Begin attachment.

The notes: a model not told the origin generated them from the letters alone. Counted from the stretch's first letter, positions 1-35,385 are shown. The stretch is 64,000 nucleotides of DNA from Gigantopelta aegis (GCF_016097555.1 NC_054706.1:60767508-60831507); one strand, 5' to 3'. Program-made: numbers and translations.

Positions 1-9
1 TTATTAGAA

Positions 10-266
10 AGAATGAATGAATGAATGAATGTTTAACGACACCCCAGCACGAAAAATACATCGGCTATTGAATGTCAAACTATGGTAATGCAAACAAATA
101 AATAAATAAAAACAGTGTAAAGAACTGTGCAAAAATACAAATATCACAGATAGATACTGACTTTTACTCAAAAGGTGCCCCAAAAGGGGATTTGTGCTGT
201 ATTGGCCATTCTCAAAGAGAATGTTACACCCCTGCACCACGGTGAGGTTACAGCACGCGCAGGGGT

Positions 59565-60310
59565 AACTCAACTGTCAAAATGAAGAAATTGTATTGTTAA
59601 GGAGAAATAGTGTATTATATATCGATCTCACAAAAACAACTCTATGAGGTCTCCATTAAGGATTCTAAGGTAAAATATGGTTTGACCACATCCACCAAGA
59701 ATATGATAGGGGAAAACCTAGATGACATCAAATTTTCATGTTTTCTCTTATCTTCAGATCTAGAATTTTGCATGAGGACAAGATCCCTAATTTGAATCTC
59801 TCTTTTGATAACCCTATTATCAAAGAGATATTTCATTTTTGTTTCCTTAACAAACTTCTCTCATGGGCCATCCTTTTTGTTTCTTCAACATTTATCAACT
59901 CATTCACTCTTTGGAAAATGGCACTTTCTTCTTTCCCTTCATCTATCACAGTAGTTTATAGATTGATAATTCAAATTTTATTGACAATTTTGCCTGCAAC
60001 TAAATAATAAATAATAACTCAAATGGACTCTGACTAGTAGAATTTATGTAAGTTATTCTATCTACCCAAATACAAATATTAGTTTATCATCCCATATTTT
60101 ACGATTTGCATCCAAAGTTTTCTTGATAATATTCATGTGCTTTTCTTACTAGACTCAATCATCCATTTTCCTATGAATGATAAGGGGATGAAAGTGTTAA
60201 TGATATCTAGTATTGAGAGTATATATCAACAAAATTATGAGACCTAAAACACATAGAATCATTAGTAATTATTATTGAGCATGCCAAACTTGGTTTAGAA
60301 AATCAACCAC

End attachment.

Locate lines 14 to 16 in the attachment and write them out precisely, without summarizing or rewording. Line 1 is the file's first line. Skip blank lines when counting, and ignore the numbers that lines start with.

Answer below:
60001 TAAATAATAAATAATAACTCAAATGGACTCTGACTAGTAGAATTTATGTAAGTTATTCTATCTACCCAAATACAAATATTAGTTTATCATCCCATATTTT
60101 ACGATTTGCATCCAAAGTTTTCTTGATAATATTCATGTGCTTTTCTTACTAGACTCAATCATCCATTTTCCTATGAATGATAAGGGGATGAAAGTGTTAA
60201 TGATATCTAGTATTGAGAGTATATATCAACAAAATTATGAGACCTAAAACACATAGAATCATTAGTAATTATTATTGAGCATGCCAAACTTGGTTTAGAA